Increased cancer cell proliferation in prostate cancer patients with high levels of serum folate

Jeffrey J. Tomaszewski, Jessica L. Cummings, Anil V. Parwani, Rajiv Dhir, Joel B. Mason, Joel B. Nelson, Dean J. Bacich, Denise S. O'Keefe

Research output: Contribution to journalArticlepeer-review

37 Scopus citations


BACKGROUND A recent clinical trial revealed that folic acid supplementation is associated with an increased incidence of prostate cancer (Figueiredo et al., J Natl Cancer Inst 2009; 101(6): 432-435). As tumor cells in culture proliferate directly in response to available folic acid, the goal of our study was to determine if there is a similar relationship between patient folate status, and the proliferative capacity of tumors in men with prostate cancer. METHODS Serum folate and/or prostate tissue folate was determined in 87 randomly selected patients undergoing surgery for prostate cancer, and compared to tumor proliferation in a subset. RESULTS Fasting serum folate levels were positively correlated with prostate tumor tissue folate content (n = 15; r = 0.577, P < 0.03). Mean serum folate was 62.6 nM (7.5-145.2 nM), 39.5% of patients used supplements containing folic acid (n = 86). The top quartile of patients had serum folates above 82 nM, six times the level considered adequate. Of these, 48% reported no supplement use. Among 50 patients with Gleason 7 disease, the mean proliferation index as determined by Ki67 staining was 6.17 ± 3.2% and 0.86 ± 0.92% in the tumors from patients in the highest (117 ± 15 nM) and lowest (18 ± 9 nM) quintiles for serum folate, respectively (P < 0.0001). CONCLUSIONS Increased cancer cell proliferation in men with higher serum folate concentrations is consistent with an increase in prostate cancer incidence observed with folate supplementation. Unexpectedly, more than 25% of patients had serum folate levels greater than sixfold adequate. Nearly half of these men reported no supplement use, suggesting either altered folate metabolism and/or sustained consumption of folic acid from fortified foods.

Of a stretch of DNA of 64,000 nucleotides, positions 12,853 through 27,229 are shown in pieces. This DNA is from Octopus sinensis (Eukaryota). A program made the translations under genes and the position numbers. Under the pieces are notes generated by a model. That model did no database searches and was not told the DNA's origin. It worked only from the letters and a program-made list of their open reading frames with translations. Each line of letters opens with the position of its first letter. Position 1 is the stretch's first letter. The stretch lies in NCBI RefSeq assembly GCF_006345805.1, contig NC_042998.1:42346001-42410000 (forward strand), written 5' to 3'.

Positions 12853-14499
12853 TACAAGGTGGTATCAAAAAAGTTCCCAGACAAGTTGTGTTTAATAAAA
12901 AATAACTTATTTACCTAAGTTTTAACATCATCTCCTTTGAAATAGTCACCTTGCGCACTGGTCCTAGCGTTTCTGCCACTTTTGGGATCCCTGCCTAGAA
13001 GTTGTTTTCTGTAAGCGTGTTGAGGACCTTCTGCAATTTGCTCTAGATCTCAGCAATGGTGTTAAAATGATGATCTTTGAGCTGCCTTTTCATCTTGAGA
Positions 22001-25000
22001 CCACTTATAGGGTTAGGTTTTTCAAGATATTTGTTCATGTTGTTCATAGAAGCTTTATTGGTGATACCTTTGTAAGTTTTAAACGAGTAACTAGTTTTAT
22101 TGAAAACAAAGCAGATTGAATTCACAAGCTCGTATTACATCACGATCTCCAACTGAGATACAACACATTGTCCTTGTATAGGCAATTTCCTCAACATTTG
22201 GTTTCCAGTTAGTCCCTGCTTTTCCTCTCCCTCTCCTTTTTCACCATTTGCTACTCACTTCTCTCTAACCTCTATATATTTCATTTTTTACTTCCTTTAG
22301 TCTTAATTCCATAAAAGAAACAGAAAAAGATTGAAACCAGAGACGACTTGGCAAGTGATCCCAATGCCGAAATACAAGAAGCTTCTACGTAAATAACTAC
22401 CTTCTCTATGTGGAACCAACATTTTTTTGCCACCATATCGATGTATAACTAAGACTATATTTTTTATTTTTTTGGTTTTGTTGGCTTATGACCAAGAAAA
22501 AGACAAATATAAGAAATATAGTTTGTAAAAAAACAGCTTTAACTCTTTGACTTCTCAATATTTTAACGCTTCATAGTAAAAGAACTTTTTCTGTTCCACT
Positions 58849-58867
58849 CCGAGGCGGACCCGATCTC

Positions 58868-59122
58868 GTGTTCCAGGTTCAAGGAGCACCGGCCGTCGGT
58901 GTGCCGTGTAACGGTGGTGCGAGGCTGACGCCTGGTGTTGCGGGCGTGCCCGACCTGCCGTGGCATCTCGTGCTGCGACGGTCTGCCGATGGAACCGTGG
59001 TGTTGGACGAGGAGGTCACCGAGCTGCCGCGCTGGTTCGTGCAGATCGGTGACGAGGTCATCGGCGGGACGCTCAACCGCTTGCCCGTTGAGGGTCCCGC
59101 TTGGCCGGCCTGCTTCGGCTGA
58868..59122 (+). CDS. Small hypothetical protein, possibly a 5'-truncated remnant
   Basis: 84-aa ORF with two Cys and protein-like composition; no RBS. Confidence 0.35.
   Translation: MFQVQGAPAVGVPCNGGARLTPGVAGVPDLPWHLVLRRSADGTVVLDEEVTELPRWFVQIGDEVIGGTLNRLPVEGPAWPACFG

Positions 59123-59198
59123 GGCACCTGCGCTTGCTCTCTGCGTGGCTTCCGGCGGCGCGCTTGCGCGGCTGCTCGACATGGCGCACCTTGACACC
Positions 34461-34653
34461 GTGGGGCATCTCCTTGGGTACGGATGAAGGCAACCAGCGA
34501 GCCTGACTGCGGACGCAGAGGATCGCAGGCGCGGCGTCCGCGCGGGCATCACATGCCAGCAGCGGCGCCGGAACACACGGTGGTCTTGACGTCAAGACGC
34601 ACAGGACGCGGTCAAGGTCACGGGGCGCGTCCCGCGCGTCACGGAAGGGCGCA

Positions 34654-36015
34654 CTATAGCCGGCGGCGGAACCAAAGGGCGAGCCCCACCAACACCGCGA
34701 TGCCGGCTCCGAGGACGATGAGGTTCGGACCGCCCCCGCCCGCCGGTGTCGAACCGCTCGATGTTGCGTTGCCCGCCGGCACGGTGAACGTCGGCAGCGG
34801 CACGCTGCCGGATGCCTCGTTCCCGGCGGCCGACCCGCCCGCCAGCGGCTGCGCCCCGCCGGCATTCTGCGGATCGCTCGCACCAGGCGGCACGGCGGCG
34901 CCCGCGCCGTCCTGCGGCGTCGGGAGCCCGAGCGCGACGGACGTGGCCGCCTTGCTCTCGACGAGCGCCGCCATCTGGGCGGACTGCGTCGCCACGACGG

Original languageEnglish (US)
Pages (from-to)1287-1293
Number of pages7
Issue number12
StatePublished - Sep 2011
Externally publishedYes


  • B-vitamins
  • PSMA
  • folic acid
  • fortification

ASJC Scopus subject areas

  • Oncology
  • Urology


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